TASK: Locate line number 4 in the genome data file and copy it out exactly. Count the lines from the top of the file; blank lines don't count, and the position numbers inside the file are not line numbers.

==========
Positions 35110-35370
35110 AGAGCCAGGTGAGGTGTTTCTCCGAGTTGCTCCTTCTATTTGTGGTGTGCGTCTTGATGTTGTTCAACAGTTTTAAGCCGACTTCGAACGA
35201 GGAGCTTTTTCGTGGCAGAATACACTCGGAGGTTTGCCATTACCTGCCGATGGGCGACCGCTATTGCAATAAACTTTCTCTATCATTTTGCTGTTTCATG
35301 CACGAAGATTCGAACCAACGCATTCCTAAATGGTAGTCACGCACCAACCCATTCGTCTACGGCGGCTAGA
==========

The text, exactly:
35301 CACGAAGATTCGAACCAACGCATTCCTAAATGGTAGTCACGCACCAACCCATTCGTCTACGGCGGCTAGA